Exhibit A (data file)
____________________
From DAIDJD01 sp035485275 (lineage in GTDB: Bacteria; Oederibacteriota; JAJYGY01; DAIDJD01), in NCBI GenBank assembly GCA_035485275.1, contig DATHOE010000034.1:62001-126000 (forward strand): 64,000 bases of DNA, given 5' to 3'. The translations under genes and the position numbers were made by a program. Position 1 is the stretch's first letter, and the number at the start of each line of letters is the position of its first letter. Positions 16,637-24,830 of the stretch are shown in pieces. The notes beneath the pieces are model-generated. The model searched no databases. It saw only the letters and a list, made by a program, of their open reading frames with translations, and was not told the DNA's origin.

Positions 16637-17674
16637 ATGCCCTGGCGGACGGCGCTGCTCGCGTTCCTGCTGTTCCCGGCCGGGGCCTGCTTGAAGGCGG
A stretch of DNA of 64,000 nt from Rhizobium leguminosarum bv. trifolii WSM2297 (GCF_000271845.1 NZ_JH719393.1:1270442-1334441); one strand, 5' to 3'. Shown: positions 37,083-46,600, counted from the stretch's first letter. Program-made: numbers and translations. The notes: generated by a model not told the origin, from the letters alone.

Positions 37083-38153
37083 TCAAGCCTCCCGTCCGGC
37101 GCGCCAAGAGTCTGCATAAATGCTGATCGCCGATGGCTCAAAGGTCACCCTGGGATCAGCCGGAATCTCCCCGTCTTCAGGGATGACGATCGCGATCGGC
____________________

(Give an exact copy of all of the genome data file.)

From DAIDJD01 sp035485275 (lineage in GTDB: Bacteria; Oederibacteriota; JAJYGY01; DAIDJD01), in NCBI GenBank assembly GCA_035485275.1, contig DATHOE010000034.1:62001-126000 (forward strand): 64,000 bases of DNA, given 5' to 3'. The translations under genes and the position numbers were made by a program. Position 1 is the stretch's first letter, and the number at the start of each line of letters is the position of its first letter. Positions 16,637-24,830 of the stretch are shown in pieces. The notes beneath the pieces are model-generated. The model searched no databases. It saw only the letters and a list, made by a program, of their open reading frames with translations, and was not told the DNA's origin.

Positions 16637-17674
16637 ATGCCCTGGCGGACGGCGCTGCTCGCGTTCCTGCTGTTCCCGGCCGGGGCCTGCTTGAAGGCGG
A stretch of DNA of 64,000 nt from Rhizobium leguminosarum bv. trifolii WSM2297 (GCF_000271845.1 NZ_JH719393.1:1270442-1334441); one strand, 5' to 3'. Shown: positions 37,083-46,600, counted from the stretch's first letter. Program-made: numbers and translations. The notes: generated by a model not told the origin, from the letters alone.

Positions 37083-38153
37083 TCAAGCCTCCCGTCCGGC
37101 GCGCCAAGAGTCTGCATAAATGCTGATCGCCGATGGCTCAAAGGTCACCCTGGGATCAGCCGGAATCTCCCCGTCTTCAGGGATGACGATCGCGATCGGC